Forget the onion dip or the guacamole. Why go bland when you can go grand? These recipes are for tremendously flavorful and easy to prepare spreads and toppings, and feature goodies like Portobello mushroom and thyme tapenade. One of the best ways to lose weight is to substitute strong flavors for richness, and since a little of these treats goes a long way, you'll save money, too.
Cotton flour sack cloth towels for the kitchen, with sepia printing on them like old time genuine flour sack towels. The printing however, extols the glories of the cowgirl, with trenchant sayings like "a gal's gotta do what a gal's gotta do," and "does this saddle make me look fat?" Cute, but it's a safe bet a real cowgirl would soon be having her cowboy drying the dishes, toot sweet. And that's no bull.
The old gal is still going strong as a cultural force to be reckoned with, even though she doesn't exist. This retro-decorated file card box is filled with 55 recipe cards to cook dishes from the original 1950's vintage Betty Crocker Cookbook, so you can whip up some nostalgic American cuisine any time you like. The biggest female name in American cuisine next to Julia Child (who actually did exist).
For the avid cook, tomes like The Joy of Cooking, Mastering the Art of French Cooking, or the Larousse Gastronomique are as frustrating as they are delightful, because looking up a favorite recipe amongst the multitude can be a chore. These little gummed flags can get you cookin' with gas in no time. Five categories of dishes lets you narrow down which recipe you're looking up, and the fact that they're cheap and plentiful lets you go hog wild with the bookmarking. Tasty.
No, they don't shake avocado salt…they're ceramic avocados that are salt and pepper shakers. Cast from real fruit and hand painted, the set looks like half an avocado with the pit nestling in its center. Pick up the "pit" and sprinkle salt, and use the "avocado" to strew pepper where you like it.
James Bond to the contrary, one stirs one's martini with a special spoon to avoid chipping the ice cubes and diluting the drink. The logical extension to this is: the bigger the ice cube, the more surface area per volume one brings to bear, so the ice melts more slowly and cools more efficiently. Along comes Williams-Sonoma to offer these Godzilla-esque 2" cube Ice trays for that perfect drink cooling without watering it down. Four to a tray, two trays in a package, and the tray is made from silicone so extracting them won't require the Hulk as a barman.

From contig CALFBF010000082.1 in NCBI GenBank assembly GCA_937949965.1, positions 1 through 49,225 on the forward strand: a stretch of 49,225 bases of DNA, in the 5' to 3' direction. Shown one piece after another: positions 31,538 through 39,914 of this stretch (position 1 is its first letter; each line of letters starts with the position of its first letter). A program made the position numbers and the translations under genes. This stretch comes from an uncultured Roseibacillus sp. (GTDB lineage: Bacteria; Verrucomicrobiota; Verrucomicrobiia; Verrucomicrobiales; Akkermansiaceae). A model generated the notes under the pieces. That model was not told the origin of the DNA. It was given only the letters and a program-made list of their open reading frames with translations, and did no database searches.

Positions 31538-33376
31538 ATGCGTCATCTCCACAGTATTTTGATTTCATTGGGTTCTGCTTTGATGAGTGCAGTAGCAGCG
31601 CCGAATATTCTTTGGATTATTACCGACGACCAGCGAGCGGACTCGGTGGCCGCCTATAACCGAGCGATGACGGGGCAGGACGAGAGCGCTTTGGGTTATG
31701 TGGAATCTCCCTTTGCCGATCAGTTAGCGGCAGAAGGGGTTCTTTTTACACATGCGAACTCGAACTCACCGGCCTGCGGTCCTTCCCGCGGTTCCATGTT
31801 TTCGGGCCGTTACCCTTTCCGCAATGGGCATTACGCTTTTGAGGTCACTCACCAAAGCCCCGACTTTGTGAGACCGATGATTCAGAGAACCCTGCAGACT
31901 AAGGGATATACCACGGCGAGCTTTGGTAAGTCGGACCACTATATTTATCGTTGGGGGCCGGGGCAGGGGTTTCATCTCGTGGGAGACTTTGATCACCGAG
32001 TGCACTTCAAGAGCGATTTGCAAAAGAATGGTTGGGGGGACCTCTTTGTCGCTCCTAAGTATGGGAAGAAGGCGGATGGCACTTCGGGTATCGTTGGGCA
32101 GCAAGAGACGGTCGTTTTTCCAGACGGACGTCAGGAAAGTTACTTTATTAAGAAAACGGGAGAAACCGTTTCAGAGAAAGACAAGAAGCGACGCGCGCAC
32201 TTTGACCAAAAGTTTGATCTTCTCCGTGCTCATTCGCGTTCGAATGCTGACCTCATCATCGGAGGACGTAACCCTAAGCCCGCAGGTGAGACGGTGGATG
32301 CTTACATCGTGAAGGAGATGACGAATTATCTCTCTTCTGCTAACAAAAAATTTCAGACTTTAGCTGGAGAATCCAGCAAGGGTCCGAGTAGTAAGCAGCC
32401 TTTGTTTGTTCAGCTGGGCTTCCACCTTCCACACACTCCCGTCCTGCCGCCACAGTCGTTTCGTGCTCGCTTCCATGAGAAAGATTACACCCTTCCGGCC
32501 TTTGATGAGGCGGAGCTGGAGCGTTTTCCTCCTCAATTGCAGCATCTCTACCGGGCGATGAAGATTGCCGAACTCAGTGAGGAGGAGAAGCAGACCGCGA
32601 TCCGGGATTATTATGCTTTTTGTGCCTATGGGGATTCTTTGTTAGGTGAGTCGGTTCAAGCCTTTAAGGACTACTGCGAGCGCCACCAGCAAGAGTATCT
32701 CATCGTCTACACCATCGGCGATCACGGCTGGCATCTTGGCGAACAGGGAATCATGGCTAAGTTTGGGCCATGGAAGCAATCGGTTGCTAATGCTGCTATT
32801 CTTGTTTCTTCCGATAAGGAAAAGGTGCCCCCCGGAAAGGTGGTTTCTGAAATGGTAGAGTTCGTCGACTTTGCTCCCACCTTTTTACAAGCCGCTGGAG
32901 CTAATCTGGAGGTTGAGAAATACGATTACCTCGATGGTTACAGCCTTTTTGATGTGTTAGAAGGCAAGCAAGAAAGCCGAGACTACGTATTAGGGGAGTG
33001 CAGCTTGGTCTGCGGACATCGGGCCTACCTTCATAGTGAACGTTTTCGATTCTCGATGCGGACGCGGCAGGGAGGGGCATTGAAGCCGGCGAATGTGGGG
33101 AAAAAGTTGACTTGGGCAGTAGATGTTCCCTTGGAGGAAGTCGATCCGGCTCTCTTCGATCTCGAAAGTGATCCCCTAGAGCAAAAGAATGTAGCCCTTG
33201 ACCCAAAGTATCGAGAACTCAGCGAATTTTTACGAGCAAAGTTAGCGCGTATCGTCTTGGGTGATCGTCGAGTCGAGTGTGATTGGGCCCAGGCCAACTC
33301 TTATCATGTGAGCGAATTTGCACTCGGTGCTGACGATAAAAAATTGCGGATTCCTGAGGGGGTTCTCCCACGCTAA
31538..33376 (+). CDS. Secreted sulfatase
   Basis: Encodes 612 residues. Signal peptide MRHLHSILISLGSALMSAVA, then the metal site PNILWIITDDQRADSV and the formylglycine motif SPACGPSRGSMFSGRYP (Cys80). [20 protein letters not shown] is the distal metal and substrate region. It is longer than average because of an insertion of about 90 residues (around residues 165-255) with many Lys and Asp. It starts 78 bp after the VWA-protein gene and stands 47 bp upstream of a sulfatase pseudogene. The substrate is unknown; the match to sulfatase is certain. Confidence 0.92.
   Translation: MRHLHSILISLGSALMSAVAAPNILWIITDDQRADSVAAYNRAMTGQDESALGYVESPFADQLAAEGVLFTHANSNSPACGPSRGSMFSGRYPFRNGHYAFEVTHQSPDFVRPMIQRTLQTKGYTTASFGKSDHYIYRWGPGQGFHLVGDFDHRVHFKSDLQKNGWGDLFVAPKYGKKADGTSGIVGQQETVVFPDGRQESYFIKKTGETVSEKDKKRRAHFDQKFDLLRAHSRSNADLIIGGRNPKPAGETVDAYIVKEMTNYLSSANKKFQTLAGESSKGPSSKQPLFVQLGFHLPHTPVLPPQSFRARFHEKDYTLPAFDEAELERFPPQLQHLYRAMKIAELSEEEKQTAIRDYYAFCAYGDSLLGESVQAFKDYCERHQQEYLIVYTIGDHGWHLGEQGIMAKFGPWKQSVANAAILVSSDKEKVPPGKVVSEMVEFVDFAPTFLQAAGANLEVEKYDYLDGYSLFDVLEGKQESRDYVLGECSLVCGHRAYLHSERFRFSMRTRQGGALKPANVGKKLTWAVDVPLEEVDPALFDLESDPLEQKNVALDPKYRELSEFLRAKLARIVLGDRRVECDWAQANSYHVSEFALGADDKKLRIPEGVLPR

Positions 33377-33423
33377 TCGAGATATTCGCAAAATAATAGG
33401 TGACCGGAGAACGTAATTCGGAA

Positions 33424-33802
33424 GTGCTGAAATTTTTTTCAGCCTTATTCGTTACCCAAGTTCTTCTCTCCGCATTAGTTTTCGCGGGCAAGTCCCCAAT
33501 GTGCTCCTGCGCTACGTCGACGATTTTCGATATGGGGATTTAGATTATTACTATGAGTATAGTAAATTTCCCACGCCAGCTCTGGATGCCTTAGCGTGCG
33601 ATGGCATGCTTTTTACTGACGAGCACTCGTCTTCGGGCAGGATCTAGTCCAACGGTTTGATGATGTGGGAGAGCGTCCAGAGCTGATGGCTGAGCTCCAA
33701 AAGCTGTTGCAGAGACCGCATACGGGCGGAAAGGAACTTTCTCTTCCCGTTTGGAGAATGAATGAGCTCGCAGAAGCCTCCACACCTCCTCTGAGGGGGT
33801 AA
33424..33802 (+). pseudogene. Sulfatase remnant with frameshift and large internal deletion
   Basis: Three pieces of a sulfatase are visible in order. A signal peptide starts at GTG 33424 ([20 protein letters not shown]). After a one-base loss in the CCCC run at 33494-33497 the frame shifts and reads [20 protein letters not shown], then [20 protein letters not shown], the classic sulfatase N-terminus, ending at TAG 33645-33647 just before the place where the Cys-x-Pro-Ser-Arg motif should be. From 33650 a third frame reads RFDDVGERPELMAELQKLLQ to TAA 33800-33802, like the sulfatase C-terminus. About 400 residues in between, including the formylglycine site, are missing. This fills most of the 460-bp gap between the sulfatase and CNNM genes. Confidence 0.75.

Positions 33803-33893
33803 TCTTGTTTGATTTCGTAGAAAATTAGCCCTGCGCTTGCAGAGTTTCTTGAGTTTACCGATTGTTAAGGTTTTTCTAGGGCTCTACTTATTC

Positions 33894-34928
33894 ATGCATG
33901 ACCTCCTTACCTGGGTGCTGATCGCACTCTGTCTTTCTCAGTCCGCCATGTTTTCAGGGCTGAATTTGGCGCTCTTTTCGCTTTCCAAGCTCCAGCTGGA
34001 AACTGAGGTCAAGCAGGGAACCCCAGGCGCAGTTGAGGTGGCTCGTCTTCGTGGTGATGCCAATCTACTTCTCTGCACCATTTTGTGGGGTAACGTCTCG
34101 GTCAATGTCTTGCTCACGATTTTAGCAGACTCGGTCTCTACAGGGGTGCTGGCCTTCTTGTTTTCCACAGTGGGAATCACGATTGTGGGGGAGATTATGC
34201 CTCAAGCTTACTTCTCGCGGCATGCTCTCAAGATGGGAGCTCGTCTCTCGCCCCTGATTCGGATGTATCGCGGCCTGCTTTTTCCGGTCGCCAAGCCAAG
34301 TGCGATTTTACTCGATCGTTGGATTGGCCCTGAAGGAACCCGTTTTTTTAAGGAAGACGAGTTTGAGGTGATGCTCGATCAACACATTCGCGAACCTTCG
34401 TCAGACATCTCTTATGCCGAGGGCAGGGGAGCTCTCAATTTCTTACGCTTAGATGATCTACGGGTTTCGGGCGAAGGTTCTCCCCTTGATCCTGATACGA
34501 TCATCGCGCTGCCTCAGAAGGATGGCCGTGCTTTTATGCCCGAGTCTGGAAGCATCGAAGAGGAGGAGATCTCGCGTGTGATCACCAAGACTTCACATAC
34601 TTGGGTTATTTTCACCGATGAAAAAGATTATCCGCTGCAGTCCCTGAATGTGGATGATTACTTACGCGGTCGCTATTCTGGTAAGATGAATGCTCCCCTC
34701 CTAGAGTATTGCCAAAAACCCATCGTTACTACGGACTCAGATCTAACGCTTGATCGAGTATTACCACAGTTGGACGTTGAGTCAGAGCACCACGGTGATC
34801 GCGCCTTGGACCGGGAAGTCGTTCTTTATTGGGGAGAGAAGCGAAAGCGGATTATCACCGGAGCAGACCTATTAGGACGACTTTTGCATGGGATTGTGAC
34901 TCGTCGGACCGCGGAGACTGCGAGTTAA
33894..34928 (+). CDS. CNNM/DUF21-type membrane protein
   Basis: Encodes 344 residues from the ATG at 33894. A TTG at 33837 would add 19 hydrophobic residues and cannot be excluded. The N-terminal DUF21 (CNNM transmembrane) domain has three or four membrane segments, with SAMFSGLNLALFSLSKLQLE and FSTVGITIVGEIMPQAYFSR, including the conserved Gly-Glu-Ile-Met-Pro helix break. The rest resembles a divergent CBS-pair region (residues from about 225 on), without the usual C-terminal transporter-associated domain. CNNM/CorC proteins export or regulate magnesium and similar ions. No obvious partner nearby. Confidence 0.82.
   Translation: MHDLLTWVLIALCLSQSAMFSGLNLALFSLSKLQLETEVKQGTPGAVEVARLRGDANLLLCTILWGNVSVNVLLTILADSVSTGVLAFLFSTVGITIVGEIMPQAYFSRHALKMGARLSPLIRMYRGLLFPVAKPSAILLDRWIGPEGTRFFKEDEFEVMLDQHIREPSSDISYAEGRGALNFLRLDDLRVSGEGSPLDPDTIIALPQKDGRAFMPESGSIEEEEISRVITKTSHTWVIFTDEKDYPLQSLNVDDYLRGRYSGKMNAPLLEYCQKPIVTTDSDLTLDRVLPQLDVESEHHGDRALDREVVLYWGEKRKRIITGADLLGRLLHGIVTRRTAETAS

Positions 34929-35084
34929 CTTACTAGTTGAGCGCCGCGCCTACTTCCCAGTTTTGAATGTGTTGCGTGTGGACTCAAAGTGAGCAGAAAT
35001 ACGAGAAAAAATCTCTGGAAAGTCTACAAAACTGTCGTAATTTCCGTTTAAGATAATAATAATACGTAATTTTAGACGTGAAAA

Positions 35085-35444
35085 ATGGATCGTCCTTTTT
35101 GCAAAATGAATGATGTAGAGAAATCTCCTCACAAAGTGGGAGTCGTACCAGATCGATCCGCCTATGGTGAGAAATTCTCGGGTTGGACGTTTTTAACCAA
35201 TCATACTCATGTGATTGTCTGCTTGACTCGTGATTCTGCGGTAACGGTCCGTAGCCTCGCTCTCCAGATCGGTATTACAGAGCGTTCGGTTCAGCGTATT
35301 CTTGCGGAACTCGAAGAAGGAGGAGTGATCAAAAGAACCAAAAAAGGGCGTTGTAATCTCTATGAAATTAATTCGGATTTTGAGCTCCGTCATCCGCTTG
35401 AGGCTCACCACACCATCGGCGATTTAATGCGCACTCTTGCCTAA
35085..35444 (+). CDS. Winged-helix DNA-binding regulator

The thing is, lately everything that's come to market that's utilitarian and functional is also blessed with elegant design. The Ketalist is no exception. Looking like anodized aluminum but made from Halulite (whatever that might be), it's a one liter kettle-cum-cook pot for camping that's harder and lighter than titanium, with nifty orange accents like the lifting bail and the cover lifting ring. Comes with some accessories, notable the "Foon." It's just like a spork, but with the same gray and orange color scheme to make it stand out.
The old question of how they keep barbecue beans from falling through the grate is answered by this spiffy mesh grill top pan. It has the contours of a medium large saucier, with a keep-cool detachable handle and a separate locking top, and it’s made entirely of stainless steel mesh. This is the way to cook those things on the grill you may have had to take inside to the stove to finish. Cooking small vegetables over the fire to get a smoky taste has never been easier, and of course it’s made to Williams-Sonoma quality standards.
The Char-Broil Grill2Go is an infrared propane grill, with a lid and side shelves, in a nifty black and orange color scheme, that’s built onto a frame with wheels and that carries two portable coolers in the base. It provides 290 sq. in. of cooking space over 10,500 BTU burners. For transport, just remove the side shelves, collapse the grill down onto the coolers, extend the telescoping handle, and trundle away. Very economical: just set it up at the tailgate party and the coolers make it easy to pilfer food from your fellow grillers.
When you go to infuse your drinking water with a little lemon, there’s the problem of what to do with the lemon, and its pulp and seeds. The Infusion water pitcher has a hollow column that fits in the lid and projects into the pitcher, with holes, that can be filled with said lemons, or strawberries, or cucumber, or whatever you please. You can fill the pitcher without replacing the fruit, and without dredging the bottom for pulp. It can be used as a regular water pitcher, too. Just take the tube out of the lid.